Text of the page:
Monitoring sector performance is a powerful way to get a beat on the themes in the market. Since prices move before fundamentals, following sector rotation and understanding why it’s happening is a critical input into the investment process. Many variables impact sector performance including economic trends, company fundamentals, valuation, money flow, and macro asset prices (e.g., bond yields). Analysis of sector rotation provides insight into how these variables are evolving. The key takeaways are:

  • In general, there are no significant changes to sector leadership over the medium term (YTD). The sectors and subsectors that have outperformed heading into 2018 continue to outperform.
  • On a sector basis, Tech (XLK)+14% and Consumer Discretionary (XLY) +13% are leaders YTD vs. the SPY +6%. Consumer Staples (XLP) -5% and Telecom (IYZ) -3% are the biggest laggards.
  • Cyclicals sectors like Industrials (XLI) -2% and Materials (XLB) -2% have performed weaker YTD vs. 2017. This is due to emerging markets weakness, and deceleration of global growth from high levels.
  • Financials (XLF) -2.6% also performed weaker YTD relative to the previous trend. Financials probably represent the best opportunity for a bounce relative to the market in the next 3-6 months if the US economy maintains its growth trajectory.
  • On a subsector basis, Internet (FDN) and Biotech (IBB) are performing better YTD vs. the prior trend. Homebuilders (ITB) are underperforming, which may be an opportunity to buy them at the lower end of their trend.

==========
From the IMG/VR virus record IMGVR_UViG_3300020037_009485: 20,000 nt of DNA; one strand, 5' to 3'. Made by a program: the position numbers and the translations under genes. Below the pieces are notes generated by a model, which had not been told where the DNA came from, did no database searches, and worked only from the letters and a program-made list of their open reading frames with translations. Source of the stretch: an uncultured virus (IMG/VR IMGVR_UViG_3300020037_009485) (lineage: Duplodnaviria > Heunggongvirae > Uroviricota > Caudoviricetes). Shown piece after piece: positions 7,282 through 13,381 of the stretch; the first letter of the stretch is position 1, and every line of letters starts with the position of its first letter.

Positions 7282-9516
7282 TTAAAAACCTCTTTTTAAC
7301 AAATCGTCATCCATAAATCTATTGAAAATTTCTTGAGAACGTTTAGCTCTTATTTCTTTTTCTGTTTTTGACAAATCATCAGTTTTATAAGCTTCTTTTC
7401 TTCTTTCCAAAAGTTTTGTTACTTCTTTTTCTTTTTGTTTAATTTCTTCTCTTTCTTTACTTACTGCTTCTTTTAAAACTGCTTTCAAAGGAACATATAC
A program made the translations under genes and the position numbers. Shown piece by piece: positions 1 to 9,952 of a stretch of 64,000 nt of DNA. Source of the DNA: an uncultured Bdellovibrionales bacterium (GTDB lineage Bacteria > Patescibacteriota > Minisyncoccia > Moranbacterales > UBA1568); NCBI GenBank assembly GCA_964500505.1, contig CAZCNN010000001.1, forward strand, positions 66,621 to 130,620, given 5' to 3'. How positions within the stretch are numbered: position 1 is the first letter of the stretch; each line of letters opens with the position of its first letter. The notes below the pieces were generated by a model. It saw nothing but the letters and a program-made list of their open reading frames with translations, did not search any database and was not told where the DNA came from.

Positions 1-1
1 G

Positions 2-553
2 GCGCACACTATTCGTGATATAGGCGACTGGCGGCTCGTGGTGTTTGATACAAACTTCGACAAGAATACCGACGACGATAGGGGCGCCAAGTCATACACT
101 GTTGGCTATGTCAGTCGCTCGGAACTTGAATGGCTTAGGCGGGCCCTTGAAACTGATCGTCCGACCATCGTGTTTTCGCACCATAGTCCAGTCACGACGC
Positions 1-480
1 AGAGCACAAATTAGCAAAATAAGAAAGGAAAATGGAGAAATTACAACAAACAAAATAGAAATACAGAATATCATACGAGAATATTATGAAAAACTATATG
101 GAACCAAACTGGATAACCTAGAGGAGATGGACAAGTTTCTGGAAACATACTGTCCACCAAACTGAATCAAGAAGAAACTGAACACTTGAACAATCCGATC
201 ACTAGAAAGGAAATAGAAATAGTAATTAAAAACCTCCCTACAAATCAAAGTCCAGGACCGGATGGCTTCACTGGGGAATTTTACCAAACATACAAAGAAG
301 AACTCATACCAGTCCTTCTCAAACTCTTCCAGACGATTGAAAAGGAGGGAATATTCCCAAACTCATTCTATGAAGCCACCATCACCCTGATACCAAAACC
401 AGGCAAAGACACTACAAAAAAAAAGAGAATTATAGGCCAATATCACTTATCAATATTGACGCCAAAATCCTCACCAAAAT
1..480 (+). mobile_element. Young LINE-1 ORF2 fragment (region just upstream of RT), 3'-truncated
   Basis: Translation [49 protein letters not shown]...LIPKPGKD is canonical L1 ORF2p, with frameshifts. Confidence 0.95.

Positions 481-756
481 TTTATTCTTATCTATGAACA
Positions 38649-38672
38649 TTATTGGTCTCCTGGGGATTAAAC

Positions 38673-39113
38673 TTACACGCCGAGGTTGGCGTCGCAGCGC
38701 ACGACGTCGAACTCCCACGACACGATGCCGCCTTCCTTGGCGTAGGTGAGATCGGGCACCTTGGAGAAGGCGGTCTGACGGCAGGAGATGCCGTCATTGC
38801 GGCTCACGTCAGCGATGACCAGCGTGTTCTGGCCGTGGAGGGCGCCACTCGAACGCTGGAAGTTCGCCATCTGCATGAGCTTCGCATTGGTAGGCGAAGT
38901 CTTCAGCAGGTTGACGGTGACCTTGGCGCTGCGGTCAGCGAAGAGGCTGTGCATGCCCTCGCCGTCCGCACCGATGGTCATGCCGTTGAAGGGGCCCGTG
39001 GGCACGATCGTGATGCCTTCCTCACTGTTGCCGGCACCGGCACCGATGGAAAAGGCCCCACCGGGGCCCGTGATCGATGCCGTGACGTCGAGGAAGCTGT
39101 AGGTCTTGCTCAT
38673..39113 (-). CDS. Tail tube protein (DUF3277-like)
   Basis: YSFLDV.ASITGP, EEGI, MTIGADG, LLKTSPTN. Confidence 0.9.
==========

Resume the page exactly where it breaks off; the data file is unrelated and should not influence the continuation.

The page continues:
Sector Rotation Themes

One way to measure sector rotation is to compare the performance YTD vs. 12 months to see what’s changing. A scatter plot is a useful way to accomplish this, and you can easily create scatter plots in Koyfin.

In the chart below, the x-axis shows the 12-month performance and the y-axis shows YTD performance. Sectors that are leaders YTD are also leaders over the past 12-months. Similarly, sectors that are laggards YTD are also laggards over the past 12-months. This suggests that momentum has remained consistent over the past year, without much change in sector leadership. Investors continue to buy the strongest sectors (based on performance) and underweight the weakest. This can also been confirmed by the fact that all the sectors fit the regression line very closely.